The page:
Afghan authorities said Sunday they have installed an anti-missile system at Kabul airport to counter incoming rockets, as the Taliban pressed on with a blistering offensive across the country.
Washington and its allies are due to end their military mission in Afghanistan at the end of next month, even as the insurgents say they now control 85 percent of the country — a claim that could not be independently verified and is disputed by the government.
The Islamic fundamentalist group’s rapid gains in recent weeks have raised fears about the security of the capital and its airport, with NATO keen to secure a vital exit route to the outside world for foreign diplomats and aid workers.
“The newly installed air defence system has been operational in Kabul since 2:00 am Sunday,” the interior ministry said in a statement. “The system has proven useful in the world in repelling rocket and missile attacks.”
Interior ministry spokesman Tariq Arian told AFP it had been installed at the airport, though officials did not offer details about the type of system or who had installed it.
But Afghan security forces spokesman Ajmal Omar Shinwari said the system was given by “our foreign friends”.
“It has very complicated technology. For now our foreign friends are operating it while we are trying to build the capacity to use it,” he said.
The Taliban have regularly launched rockets and mortars at government forces across the countryside, with the jihadist Islamic State group (IS) carrying out similar strikes on the capital in 2020.
IS also claimed responsibility for a rocket attack this year at Bagram Air base, the biggest US military facility in the country, which was recently handed over to Afghan forces.
– ‘No organised capacity’ –
Over the years, the US military installed several C-RAMs (Counter Rocket, Artillery and Mortar Systems) across its bases, including at Bagram, to destroy incoming rockets targeting the facilities, a foreign security official and media reports said.
The C-RAMS includes cameras to detect incoming rockets and alert local forces.
“The Taliban do not have any organised capacity but have demonstrated that they can fire modified rockets from vehicles and create panic, especially if aimed at an airport,” a foreign security official said.
Turkey has promised to provide security for Kabul airport once US and NATO troops leave next month.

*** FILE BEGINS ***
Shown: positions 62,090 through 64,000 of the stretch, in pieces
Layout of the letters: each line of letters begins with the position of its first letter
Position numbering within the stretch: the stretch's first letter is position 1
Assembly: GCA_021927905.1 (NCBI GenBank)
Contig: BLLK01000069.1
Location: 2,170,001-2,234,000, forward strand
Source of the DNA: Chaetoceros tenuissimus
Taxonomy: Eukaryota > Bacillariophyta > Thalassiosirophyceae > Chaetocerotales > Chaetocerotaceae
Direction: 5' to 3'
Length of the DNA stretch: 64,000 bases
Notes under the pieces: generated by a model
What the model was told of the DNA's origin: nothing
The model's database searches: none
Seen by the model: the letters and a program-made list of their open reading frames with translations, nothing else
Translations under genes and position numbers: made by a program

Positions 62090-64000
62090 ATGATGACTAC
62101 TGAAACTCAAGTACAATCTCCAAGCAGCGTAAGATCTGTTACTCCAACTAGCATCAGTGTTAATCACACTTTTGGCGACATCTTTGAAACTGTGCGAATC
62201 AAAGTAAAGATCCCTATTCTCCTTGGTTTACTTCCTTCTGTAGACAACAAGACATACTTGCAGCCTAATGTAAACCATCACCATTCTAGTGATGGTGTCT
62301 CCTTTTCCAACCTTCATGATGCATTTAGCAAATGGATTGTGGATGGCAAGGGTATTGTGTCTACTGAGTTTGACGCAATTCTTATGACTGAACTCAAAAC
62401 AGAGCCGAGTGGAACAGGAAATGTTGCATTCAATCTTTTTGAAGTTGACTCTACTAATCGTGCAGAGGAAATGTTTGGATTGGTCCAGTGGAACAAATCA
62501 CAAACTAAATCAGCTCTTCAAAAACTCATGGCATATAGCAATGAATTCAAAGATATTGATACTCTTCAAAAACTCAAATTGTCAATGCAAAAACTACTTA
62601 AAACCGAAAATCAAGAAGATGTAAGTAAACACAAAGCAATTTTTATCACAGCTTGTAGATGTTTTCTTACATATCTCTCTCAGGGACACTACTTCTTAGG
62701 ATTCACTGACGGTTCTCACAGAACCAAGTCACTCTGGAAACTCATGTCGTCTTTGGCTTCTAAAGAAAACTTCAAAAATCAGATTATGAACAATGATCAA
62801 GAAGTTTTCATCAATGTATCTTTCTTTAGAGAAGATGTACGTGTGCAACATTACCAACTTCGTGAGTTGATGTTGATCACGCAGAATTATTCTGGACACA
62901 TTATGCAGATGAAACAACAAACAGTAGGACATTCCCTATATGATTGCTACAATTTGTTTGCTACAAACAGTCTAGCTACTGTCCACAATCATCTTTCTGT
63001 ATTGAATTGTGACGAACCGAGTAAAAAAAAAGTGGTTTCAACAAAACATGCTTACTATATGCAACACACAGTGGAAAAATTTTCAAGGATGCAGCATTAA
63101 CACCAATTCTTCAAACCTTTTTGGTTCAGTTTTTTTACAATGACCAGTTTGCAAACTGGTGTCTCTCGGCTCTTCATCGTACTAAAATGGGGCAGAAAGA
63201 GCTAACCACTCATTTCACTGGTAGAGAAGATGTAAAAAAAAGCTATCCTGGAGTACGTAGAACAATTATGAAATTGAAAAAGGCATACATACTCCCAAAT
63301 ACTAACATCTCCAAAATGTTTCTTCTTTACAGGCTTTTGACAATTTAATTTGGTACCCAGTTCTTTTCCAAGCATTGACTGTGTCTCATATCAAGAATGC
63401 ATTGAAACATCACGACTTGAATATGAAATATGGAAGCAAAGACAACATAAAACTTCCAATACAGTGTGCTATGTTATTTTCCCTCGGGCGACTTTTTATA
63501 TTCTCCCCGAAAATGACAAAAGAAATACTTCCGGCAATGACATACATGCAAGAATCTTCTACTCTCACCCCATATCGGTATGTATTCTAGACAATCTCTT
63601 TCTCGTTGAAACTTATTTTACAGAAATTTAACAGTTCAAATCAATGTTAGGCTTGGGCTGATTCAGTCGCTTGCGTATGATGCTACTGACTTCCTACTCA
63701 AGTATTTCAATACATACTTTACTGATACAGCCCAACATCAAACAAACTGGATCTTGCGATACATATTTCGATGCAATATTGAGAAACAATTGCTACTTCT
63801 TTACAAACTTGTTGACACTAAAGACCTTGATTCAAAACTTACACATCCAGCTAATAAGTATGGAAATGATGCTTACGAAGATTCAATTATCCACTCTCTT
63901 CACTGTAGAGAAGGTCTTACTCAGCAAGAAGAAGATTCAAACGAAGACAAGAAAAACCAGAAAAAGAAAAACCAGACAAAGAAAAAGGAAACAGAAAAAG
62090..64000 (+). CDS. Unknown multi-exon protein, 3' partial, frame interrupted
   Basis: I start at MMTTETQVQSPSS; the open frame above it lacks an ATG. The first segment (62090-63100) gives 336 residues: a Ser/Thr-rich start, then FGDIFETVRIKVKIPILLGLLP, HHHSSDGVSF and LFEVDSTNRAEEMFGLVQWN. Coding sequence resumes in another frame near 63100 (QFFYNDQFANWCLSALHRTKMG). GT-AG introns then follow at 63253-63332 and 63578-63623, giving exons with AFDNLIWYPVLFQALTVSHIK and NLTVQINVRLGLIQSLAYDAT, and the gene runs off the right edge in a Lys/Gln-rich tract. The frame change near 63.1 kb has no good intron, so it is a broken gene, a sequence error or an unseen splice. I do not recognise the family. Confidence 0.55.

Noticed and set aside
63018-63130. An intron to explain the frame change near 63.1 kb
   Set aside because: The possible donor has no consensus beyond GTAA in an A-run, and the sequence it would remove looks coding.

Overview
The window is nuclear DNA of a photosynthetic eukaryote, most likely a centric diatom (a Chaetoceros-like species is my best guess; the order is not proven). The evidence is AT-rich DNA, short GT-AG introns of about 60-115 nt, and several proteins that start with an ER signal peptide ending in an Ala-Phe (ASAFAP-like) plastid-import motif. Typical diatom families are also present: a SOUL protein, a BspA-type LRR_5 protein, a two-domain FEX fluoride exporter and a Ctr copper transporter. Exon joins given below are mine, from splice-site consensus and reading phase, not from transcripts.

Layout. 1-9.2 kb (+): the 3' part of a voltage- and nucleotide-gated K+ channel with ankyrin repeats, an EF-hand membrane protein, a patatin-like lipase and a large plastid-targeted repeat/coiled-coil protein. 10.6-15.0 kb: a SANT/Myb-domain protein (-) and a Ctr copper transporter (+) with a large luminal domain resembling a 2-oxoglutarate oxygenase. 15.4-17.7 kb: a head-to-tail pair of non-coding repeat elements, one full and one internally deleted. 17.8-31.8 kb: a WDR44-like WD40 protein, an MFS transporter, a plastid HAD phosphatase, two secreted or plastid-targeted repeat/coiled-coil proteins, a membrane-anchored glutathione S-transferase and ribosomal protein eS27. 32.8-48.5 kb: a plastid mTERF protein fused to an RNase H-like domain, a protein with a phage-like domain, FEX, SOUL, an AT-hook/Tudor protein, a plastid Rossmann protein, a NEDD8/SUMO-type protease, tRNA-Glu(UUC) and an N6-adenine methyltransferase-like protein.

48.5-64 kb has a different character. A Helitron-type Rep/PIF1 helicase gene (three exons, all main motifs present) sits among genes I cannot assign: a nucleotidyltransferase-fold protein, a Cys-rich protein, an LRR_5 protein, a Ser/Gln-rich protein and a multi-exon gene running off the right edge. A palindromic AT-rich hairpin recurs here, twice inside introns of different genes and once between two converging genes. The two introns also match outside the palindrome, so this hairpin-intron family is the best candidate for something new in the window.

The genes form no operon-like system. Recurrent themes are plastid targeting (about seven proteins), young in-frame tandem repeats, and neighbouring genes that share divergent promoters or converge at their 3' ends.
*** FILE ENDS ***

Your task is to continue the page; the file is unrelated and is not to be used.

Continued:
Turkish President Recep Tayyip Erdogan on Friday said Turkey and the United States had agreed on the “scope” of how the airport would be managed under the control of Turkish forces.
Taliban militants have waged a rapid offensive across the country, but mostly in the northern and western provinces, since early May, when the final US troops began leaving Afghanistan.
India on Sunday became the latest country to evacuate diplomats as the security situation deteriorates.
Its foreign ministry said staff had been temporarily pulled from its consulate in southern Kandahar, where the Taliban are fighting with Afghan forces on the edge of the city.
A security source added that around 50 Indian personnel, including around six diplomats, were brought home.
Last week Russia announced it had closed its consulate in the northern Afghan city of Mazar-i-Sharif, while China also evacuated 210 nationals from the country.
– ‘Space for terrorists’ –
After Kabul called on militiamen across the country to help counter attacks, Afghan security spokesman Shinwari on Sunday urged Afghan youths to join the armed forces — saying the authorities had made recruitment procedures easier.
However, Pakistan’s envoy to Kabul called on the international community to help strengthen Afghanistan’s security forces, warning that deploying militias to fight the Taliban could worsen the situation in the violence-wracked country and benefit jihadist groups.
“If the situation continues to worsen and deteriorate in Afghanistan, of course, there will be challenges in terms of security inside of Afghanistan,” Mansoor Ahmad Khan told AFP on Saturday, saying it could give space to groups like IS or Al Qaeda.
The Afghan government has repeatedly dismissed the Taliban’s gains as having little strategic value, but the seizure of multiple border crossings and the taxes they generate will likely fill the group’s coffers with new revenue.
The insurgents have routed much of northern Afghanistan in recent weeks, and the government holds little more than a constellation of provincial capitals that must largely be reinforced and resupplied by air.
by Jay Deshmukh and Emal Haidary